An outdoor market sprouts at the Tisbury Wharf Company
A new outdoor market has sprouted at the Tisbury Wharf this summer, and, although it is having some growing pains, vendors are determined to see it thrive. The Tisbury Harbor Market will be opened every Tuesday morning through September from 9 am to 12 noon. Vendors vary from week to week and offerings may include fresh produce, flowers, and baked goods, and an array of Vineyard-made items from jewelry to candles and even books.
"If you get people to come steadily this place would be great," said Kelsey Morris who was doing a brisk trade in Morning Glory Farm corn, tomatoes, and greens this Tuesday. "I have faith in this spot. We just have to get the word out."
Although this was the first week that Morning Glory had participated Kelsey, a summer farm employee from Andover, said the Edgartown farm is committed to being there every week.
Photos by Pat Waring
Noreen Baker, Director of Operations for the Tisbury Wharf Company, came up with the idea for a market at the harbor last fall. She attended a meeting of the West Tisbury Farmer's Market where she received encouragement and promises to participate from several vendors. Ms. Baker is convinced the waterfront property is perfect and is working to advertise the market and attract more vendors.
"I thought it would be a great thing to have a farmer's market on the harbor for local businesses, community members, and especially for passengers on cruise ships and boats in the harbor to be able to come get fresh vegetables," Ms. Baker said. "We want to provide a beautiful atmosphere and opportunity for local people and farmers to sell what they've grown and created to support themselves."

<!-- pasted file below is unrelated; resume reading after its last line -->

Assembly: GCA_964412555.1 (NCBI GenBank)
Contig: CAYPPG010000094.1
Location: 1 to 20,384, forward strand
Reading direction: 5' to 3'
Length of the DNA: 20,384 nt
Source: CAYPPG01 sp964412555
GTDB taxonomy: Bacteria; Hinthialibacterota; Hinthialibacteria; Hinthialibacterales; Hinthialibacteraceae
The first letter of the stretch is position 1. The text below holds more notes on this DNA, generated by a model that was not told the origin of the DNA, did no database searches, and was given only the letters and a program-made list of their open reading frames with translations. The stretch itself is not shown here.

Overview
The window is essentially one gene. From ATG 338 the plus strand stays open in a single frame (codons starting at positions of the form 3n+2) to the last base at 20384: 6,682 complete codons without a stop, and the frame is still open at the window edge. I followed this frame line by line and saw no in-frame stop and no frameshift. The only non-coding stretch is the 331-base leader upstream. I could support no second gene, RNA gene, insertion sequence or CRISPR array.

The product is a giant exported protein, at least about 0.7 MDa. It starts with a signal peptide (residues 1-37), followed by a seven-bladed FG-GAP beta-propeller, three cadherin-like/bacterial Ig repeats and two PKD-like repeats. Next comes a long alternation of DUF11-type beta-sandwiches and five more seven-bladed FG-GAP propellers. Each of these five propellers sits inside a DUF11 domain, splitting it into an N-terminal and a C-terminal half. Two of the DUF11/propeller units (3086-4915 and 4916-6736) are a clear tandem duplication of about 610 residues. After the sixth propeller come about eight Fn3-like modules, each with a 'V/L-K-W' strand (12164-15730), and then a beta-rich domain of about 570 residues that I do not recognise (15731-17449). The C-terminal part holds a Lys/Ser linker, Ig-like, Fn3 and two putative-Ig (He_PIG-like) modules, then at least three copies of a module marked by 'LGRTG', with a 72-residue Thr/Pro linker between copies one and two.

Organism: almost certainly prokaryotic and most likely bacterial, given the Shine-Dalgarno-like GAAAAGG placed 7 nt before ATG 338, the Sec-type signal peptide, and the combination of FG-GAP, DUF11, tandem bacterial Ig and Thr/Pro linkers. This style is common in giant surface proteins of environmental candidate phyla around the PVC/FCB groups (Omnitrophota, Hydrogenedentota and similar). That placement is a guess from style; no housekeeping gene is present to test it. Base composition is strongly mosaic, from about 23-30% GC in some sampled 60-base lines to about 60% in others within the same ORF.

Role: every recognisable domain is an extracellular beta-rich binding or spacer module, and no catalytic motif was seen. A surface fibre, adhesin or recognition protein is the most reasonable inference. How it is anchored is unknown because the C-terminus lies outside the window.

Tuesday morning was chosen so the market would coincide with the arrival of American Cruiseline ships. Ms. Baker said that along with providing the passengers pleasant diversion and convenient shopping, she wants to connect the cruise line's kitchen staff with local farmers so they can serve Island produce onboard.
"Mr. Packer is being very gracious and welcoming in providing space for this purpose," said Ms. Baker.
Ralph Packer, who owns Tisbury Wharf Company, is a farmer himself and very supportive of the venture, she said. The vendor fee is a nominal $200 for a four-month season, with a $100 rebate if the vendor attends regularly. Most of the income goes for advertising.
"This is an ideal location for both the customers and the vendors," said jewelry maker Diana Stewart, sharing a booth with fellow jeweler Kathy Tackabury at a recent market. "I think it's a gold mine."
Ms. Stewart and other vendors said that many potential customers are unaware of the market's existence. But when people discover it they are delighted. Parking at the wharf is more than ample, breezes keep the customers cool, and the harbor view can't be beat. The atmosphere is relaxed, the browsing leisurely.
Glenn Jackson and Heidi Feldman shared a booth packed with Mr. Jackson's yarns, fleece, squash and blueberries. Ms. Feldman showed delicate bouquets and unusual herbs from her Up-Island Farm. Handmade candles and pampering toiletries all made with natural ingredients and scented with essential oils tempted customers at Stephanie Berryman DePaula's booth.
Customers included local residents, people who work nearby, and summer visitors. They had learned about the new market in a variety of ways - from the colorful signs, newspaper ads, and even on the Internet. David Gran and his wife, Kim Sajan, were vacationing with his parents Mal and Harriet Gran. When he went online to read about vacation attractions, Mr. Gran learned about the market. "We wanted to see what was happening," he said.
John Walter, publisher of Vineyard Stories, set out his books under a wide umbrella, happy to have a promising sales venue since the Bunch of Grapes Bookstore has been shut down by fire.
"I hope the market succeeds," said Andrea Quigley of Vineyard Haven, who was chatting with Mr. Walter while browsing through the volumes, "because it would be nice to have something down-Island."